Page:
File picture: Independent Media
File picture: Independent Media

ConCourt ruling gives VC graduates get greenlight to practice law

By Bongani Nkosi Time of article published Dec 12, 2019

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Johannesburg - Teaching of the Bachelor of Laws (LLB) degree in the country is no longer an exclusive right of public universities, thanks to a groundbreaking ruling by the Constitutional Court.

On Wednesday, the court delivered a majority judgment that confirmed the unconstitutionality of the KwaZulu-Natal Law Society’s decision to not register LLB graduates from Varsity College for attorney articles.

The grounds for KZN Law Society’s decision was that Varsity College, a private college owned by the Independent Institute of Education (IIE), was not a university, as stipulated by the Higher Education Act.

This threatened the prospects of 400 students enrolled in Varsity College’s LLB programme from becoming lawyers after completing their studies.

The IIE became alarmed after a parent of a student learnt with shock from the KZN Law Society that Varsity College’s LLB did not meet the requirements for admission into the field.

The KZN Law Society maintained its position that it only recognised LLB graduates from public universities.

The group resorted to the courts to battle it out with the law society, and the matter was put to rest yesterday, when the Constitutional Court ruled in the institution’s favour.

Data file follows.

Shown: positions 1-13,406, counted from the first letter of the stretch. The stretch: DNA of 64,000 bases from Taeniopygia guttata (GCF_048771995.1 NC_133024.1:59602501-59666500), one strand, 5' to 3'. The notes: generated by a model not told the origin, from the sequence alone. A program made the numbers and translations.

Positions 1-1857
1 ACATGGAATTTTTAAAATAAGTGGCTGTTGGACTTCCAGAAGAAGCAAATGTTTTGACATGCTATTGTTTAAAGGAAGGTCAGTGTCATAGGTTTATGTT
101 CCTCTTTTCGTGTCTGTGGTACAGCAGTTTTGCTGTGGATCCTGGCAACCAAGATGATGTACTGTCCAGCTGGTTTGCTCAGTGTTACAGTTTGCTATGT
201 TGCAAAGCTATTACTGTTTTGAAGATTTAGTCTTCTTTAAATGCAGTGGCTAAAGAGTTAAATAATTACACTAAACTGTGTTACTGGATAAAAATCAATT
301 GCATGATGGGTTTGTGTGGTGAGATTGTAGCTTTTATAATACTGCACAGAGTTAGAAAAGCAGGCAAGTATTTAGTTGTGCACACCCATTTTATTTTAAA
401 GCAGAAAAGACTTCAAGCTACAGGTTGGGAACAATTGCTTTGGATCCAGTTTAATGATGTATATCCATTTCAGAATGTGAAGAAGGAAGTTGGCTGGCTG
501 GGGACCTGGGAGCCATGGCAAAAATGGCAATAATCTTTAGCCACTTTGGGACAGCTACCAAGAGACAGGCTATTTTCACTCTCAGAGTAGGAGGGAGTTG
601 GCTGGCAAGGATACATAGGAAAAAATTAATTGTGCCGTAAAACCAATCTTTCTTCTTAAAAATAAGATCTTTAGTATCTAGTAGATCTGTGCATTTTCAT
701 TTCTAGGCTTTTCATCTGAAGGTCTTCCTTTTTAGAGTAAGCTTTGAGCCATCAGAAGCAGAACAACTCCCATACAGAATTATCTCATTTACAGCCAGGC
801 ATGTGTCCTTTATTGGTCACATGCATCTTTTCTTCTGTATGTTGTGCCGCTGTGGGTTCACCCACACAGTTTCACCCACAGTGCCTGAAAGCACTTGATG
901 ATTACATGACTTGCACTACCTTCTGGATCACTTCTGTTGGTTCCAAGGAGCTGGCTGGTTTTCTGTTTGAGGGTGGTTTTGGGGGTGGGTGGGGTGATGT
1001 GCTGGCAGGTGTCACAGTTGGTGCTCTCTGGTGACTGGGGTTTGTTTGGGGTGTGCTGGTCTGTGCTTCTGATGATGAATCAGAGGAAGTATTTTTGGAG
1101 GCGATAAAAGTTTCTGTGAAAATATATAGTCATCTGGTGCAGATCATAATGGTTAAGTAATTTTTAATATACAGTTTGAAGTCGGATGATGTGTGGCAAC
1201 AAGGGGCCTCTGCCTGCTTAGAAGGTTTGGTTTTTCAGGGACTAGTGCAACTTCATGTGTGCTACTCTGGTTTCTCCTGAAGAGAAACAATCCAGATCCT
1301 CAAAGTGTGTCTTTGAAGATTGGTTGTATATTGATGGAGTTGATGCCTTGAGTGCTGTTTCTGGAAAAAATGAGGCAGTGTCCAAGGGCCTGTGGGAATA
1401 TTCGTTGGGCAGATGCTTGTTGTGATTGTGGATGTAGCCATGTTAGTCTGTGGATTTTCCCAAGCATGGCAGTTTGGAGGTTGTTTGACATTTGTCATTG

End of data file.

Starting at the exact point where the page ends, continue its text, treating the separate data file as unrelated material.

In a unanimous judgment penned by Chief Justice Mogoeng Mogoeng, the apex court ruled that it was “absurd” to deny Varsity College a university status.

Justice Mogoeng pointed out that the institution was duly registered with the state. It has also been accredited to offer and confer a four-year LLB degree on its graduates, he said.

“It is common cause that its LLB programme meets the same requirements and standards set for public universities,” said Justice Mogoeng.

“All these considerations point to no other conclusion but that a registered independent higher institution of learning, like the institute, whose character and programmes meet the constitutional and statutory requirements of an equivalent public institution is a ‘university’.

“To conclude otherwise would amount to putting form over substance. And it would give rise to an absurdity and injustice as everything about the institute demonstrates beyond doubt that it is a university.”

The Star

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